Because he reached out to the best and brightest around the world and drew them to UNC, Greenberg was a harbinger of the School’s global influence. Today, members of our biostatistics faculty are active in a dozen countries, including Argentina, Brazil, Chile, Colombia, Ecuador, Egypt, India, Russia and Sweden. Recent projects also have been set in China, Pakistan, Poland, and Uruguay, among other countries. Faculty members serve as visiting professors, establish research collaborations and student exchanges, provide consultation and training, and develop educational programs.

Yet their work, like Greenberg’s, is anchored firmly in the state that he felt the School was obligated to serve.

One example of a person simultaneously at home in North Carolina and the world is Dr. Shrikant Bangdiwala, UNC research professor of biostatistics. A fluent Spanish speaker and avid traveler, Bangdiwala seems to be everywhere at once — from Stockholm to Santiago — but his efforts also have benefitted powerfully the people of North Carolina. He has authored 120 peer-reviewed publications on biostatistical methods, injury and violence epidemiology, cardiovascular disease and gastrointestinal disorders, all while serving as director of the biostatistical core support units of the Injury Prevention Research Center, the Center for Health Promotion and Disease Prevention, the Cecil G. Sheps Center for Health Services Research, and the Center for Functional Gastrointestinal and Motility Disorders.

UNC’s Dr. Lloyd Edwards’ efforts on behalf of North Carolina are far-reaching as well. Although aging is one of his areas of research expertise, his delight is to speak with young people about opportunities in the field of biostatistics. Edwards, associate professor of biostatistics at the School, has worked with UNC’s Summer Pre-Graduate Research Experience Program, which exposes qualified minority undergraduate students to the graduate research experience. Of six undergraduates he has mentored, five have earned doctoral degrees in statistical sciences.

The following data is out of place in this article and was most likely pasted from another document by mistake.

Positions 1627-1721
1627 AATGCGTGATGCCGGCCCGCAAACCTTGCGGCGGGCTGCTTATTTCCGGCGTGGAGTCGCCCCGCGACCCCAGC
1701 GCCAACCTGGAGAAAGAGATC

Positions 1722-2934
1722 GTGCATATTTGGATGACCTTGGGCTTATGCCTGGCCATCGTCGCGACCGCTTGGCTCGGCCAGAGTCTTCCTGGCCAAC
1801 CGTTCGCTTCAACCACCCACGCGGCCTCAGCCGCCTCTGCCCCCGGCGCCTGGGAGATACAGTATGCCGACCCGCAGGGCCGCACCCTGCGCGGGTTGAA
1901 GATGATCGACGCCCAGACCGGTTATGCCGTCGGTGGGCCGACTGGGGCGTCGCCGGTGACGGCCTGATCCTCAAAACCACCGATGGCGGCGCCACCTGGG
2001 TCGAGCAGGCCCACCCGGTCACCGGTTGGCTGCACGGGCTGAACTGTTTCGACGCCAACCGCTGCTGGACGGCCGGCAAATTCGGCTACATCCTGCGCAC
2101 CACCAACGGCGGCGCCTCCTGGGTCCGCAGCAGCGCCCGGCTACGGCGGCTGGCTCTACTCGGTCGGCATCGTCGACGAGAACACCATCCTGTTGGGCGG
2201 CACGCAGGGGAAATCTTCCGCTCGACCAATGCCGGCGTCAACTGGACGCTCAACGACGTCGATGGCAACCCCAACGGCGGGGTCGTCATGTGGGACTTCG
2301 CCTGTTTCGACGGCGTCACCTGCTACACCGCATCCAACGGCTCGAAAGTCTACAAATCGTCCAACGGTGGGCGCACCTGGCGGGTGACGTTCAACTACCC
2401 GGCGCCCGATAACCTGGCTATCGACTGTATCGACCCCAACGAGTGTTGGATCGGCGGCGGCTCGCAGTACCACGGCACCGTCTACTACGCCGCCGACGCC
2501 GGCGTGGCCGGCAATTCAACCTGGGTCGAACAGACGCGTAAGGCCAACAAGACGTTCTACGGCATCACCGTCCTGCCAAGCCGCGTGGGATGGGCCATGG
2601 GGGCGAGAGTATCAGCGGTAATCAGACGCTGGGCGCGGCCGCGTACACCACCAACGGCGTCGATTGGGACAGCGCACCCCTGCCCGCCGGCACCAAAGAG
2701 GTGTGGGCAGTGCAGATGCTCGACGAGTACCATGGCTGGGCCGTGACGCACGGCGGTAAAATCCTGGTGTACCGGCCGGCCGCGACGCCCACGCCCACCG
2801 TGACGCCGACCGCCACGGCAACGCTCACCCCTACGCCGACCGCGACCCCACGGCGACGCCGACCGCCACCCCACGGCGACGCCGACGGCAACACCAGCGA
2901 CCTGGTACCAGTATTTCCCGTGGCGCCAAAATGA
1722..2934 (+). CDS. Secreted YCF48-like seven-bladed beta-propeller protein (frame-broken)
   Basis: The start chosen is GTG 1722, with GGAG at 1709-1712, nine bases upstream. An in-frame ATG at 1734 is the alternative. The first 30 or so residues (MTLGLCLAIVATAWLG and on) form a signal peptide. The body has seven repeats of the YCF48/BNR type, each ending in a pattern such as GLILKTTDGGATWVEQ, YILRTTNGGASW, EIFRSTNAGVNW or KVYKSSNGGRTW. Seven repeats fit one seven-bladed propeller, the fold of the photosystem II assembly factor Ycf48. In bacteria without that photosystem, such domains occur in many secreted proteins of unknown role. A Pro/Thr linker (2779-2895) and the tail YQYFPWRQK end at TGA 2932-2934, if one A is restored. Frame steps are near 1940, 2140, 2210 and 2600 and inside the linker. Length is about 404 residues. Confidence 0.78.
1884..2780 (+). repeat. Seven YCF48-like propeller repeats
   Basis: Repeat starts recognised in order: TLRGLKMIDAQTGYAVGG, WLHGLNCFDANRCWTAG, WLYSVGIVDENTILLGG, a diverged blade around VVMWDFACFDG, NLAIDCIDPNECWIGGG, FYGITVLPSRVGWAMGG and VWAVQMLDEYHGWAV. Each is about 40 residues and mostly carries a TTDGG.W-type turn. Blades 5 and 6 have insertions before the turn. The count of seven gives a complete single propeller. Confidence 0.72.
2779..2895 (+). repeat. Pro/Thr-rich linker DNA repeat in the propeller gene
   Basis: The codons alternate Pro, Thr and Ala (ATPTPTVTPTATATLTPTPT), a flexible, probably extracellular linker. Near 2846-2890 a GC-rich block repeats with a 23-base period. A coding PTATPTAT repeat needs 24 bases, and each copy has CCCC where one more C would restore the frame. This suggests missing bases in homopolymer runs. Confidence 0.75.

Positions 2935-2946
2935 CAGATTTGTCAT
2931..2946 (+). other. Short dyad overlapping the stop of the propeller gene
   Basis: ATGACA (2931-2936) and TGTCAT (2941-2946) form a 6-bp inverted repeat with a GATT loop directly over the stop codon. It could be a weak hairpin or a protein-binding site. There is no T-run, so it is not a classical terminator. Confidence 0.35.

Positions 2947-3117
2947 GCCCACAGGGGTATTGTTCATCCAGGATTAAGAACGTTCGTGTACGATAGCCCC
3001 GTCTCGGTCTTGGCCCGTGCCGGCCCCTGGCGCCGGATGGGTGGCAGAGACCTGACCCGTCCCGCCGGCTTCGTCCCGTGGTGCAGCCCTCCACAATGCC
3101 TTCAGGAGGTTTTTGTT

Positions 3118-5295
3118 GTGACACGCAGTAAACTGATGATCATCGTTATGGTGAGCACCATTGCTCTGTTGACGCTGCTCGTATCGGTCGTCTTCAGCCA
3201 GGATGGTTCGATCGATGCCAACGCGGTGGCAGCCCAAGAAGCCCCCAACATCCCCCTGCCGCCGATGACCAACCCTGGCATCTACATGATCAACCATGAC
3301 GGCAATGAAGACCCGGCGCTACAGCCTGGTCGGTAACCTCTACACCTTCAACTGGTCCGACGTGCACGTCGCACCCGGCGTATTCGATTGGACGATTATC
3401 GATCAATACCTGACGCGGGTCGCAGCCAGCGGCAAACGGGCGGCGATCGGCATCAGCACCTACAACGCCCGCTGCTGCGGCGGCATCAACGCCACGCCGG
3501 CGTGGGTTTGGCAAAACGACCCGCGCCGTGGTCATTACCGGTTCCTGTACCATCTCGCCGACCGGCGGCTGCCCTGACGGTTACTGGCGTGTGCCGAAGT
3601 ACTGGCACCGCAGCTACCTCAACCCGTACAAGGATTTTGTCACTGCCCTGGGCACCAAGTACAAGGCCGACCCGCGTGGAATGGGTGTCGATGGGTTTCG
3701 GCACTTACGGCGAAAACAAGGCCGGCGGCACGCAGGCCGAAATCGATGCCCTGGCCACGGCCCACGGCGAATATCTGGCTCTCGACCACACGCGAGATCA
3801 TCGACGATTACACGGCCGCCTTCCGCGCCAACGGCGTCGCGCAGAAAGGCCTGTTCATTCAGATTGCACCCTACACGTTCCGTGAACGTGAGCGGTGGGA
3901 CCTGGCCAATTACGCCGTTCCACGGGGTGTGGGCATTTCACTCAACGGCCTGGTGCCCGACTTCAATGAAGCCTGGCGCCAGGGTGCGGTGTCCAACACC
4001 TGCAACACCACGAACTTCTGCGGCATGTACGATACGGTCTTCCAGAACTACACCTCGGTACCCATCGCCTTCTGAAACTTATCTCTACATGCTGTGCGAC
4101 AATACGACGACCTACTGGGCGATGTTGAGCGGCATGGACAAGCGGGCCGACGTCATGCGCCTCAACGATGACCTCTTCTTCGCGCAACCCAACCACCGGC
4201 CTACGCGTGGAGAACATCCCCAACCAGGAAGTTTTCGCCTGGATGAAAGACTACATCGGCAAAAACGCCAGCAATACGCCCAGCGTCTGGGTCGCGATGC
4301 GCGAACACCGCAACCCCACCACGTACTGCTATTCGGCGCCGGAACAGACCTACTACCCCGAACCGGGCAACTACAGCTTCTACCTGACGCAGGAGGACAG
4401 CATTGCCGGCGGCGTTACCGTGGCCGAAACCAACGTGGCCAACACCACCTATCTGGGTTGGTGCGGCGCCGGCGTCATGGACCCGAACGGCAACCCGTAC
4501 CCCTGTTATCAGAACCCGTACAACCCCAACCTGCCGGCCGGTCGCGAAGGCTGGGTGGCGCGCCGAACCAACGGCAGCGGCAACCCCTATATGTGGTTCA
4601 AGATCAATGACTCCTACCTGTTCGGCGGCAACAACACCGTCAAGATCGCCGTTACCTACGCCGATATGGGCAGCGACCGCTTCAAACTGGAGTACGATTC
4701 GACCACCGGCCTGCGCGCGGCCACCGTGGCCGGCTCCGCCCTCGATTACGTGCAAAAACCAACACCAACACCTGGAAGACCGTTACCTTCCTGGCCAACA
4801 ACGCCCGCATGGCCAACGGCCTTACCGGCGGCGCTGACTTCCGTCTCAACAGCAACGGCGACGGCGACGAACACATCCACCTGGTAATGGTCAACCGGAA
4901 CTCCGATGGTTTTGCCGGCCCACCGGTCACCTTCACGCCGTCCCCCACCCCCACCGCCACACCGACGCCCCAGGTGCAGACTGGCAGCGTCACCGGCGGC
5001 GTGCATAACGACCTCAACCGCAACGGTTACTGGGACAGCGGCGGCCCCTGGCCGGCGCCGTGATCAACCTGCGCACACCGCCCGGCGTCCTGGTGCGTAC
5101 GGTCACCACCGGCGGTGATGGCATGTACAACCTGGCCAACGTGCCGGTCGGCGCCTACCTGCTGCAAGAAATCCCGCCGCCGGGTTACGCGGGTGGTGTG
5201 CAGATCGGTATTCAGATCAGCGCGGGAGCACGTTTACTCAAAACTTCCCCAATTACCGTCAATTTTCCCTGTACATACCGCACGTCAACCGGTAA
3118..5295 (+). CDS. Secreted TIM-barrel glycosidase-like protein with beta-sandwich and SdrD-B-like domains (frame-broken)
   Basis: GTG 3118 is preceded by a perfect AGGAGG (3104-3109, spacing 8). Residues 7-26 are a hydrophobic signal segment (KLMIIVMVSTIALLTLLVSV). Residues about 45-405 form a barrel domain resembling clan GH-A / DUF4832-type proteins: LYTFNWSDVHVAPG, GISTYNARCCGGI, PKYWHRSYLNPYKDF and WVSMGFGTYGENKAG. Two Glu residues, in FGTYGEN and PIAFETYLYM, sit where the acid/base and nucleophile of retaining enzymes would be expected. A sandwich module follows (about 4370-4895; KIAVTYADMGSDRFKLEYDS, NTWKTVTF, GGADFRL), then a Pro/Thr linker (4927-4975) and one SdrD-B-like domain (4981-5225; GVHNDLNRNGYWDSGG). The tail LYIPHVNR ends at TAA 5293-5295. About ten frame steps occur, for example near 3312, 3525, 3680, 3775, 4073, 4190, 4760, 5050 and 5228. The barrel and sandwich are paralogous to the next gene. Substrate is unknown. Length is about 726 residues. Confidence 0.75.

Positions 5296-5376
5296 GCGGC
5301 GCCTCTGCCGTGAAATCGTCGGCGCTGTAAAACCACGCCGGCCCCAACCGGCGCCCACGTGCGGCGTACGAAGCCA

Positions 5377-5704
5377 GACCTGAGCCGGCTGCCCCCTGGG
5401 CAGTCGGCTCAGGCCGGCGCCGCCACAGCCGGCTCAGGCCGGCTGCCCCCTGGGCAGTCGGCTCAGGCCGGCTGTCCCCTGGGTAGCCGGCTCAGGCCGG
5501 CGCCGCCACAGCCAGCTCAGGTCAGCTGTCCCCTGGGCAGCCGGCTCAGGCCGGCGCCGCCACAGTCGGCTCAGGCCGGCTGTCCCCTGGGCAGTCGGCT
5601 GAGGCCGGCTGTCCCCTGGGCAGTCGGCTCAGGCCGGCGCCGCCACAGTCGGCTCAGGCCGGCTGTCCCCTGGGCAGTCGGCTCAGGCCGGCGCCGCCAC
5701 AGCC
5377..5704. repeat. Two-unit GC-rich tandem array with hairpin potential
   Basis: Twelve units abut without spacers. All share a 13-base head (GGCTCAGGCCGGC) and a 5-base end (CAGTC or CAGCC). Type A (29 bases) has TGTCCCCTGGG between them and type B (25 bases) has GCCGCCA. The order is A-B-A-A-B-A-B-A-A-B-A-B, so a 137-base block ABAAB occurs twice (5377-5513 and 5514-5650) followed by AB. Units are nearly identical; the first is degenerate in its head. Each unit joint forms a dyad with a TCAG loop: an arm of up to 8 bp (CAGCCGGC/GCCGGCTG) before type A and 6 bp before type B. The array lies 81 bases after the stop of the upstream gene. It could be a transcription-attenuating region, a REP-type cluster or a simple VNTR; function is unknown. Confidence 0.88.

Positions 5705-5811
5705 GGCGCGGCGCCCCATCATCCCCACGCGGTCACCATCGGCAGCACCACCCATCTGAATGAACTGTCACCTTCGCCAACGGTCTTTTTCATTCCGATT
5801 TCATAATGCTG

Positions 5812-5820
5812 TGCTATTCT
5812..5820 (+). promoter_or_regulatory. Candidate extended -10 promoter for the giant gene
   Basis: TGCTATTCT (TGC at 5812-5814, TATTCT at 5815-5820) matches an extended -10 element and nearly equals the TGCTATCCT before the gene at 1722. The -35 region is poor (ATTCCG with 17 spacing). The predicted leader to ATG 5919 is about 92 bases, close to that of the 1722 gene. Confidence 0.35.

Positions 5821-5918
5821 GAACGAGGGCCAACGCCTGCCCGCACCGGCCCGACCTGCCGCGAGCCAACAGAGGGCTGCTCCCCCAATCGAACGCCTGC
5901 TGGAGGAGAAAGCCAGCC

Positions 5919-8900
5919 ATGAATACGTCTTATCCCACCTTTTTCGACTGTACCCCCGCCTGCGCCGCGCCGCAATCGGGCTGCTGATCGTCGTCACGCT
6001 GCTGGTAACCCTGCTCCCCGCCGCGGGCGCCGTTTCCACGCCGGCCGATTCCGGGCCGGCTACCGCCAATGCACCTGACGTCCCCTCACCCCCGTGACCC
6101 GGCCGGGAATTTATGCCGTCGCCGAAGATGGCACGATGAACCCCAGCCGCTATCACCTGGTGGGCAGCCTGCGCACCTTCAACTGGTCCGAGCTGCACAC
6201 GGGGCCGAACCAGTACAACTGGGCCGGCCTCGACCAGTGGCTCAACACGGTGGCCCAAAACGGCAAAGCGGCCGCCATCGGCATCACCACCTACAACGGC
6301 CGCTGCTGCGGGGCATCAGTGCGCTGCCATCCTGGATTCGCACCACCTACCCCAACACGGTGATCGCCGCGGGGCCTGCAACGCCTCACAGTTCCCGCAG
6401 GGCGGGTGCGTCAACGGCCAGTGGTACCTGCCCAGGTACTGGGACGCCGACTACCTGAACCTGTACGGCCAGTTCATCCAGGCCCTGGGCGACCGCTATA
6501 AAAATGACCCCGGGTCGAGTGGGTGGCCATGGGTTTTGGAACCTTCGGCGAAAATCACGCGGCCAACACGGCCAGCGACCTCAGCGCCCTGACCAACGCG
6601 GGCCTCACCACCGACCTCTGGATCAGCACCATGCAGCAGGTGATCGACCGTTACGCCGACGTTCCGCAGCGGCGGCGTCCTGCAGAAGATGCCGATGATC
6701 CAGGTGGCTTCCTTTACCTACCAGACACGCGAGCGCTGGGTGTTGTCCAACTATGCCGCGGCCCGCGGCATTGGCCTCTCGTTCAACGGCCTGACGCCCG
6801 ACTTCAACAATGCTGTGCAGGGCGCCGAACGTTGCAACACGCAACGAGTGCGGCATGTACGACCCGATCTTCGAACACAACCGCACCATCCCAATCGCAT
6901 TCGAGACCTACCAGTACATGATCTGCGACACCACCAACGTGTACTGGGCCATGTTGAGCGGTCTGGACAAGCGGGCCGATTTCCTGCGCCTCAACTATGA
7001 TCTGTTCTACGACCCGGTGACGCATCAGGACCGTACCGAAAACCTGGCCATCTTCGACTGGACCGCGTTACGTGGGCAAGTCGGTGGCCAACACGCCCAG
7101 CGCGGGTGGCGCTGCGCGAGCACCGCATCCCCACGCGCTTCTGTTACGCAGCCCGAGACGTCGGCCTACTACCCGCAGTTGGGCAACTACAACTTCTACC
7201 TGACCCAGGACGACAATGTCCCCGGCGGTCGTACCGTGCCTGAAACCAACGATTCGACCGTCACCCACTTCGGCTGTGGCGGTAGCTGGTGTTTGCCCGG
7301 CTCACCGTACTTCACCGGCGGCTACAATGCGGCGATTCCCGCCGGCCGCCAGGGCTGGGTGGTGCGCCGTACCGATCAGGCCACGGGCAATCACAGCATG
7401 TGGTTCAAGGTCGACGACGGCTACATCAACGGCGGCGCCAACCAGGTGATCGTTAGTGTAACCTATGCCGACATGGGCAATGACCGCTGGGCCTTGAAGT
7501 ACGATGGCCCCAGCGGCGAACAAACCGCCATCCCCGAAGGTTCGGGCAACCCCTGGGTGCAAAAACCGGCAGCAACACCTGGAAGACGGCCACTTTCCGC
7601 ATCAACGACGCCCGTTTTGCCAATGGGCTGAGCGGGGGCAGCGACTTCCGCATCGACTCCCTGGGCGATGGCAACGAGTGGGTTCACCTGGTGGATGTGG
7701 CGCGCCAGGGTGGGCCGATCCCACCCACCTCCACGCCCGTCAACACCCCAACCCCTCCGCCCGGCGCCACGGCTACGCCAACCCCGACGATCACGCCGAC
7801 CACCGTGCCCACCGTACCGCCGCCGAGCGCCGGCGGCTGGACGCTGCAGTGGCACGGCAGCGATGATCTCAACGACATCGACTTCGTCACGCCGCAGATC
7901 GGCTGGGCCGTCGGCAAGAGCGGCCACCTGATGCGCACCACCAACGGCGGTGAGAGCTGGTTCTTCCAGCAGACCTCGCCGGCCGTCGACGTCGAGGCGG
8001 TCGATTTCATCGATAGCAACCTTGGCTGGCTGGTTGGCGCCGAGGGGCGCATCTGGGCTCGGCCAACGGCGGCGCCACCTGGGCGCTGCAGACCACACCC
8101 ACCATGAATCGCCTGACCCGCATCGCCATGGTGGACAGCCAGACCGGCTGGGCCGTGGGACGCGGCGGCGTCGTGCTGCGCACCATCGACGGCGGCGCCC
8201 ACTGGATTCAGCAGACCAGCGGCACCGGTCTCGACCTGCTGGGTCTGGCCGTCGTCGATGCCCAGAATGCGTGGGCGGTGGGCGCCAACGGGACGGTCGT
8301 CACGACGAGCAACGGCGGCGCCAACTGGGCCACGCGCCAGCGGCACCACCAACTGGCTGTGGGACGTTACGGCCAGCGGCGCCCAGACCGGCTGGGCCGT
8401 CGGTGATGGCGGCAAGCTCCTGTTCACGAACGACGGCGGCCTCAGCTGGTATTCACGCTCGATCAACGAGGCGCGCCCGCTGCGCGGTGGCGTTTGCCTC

The six degrees of separation concept extends to our alumni as well. Over the years, numerous UNC biostatistics faculty, including Edwards and Drs. Gary Koch and Larry Kupper, have mentored countless biostatistics students who have gone on to distinguish themselves in academics, practice and industry. These alumni include:

  • Faculty at Colorado State, Duke, Emory, George Mason, Georgia Southern, Johns Hopkins, Kansas State, Penn State, the University of Missouri, University of North Carolina, Vanderbilt University and the University of the Philippines;
  • Industry managers and executives around the world, including at ACS Healthcare Solutions, Amgen, GlaxoSmith- Kline, Hoffman-La Roche, Paraxel, Pfizer, Quintiles Transnational, Rho, Inc., and Schwarz Biosciences;
  • Government agencies including the N.C. Department of Health and Human Services and the National Institute of Environmental Health Sciences; and
  • Practicing biostatisticians in math classrooms, and in hospitals and universities including the University of North Carolina, University of Washington, Vanderbilt and Duke University.

As we embrace our new name and ease into our 70th birthday, it is a good time to take stock of our connectedness — with North Carolina; with people around the world who, like us, seek health and safety for themselves and their children; with those whose intelligence anticipated the future and those whose passions propel us into the 21st century.

Someone familiar is no more than six degrees away.

— Linda Kastleman

Carolina Public Health is a publication of the University of North Carolina at Chapel Hill School of Public Health. To subscribe to Carolina Public Health or to view the entire Fall 2008 issue in PDF, visit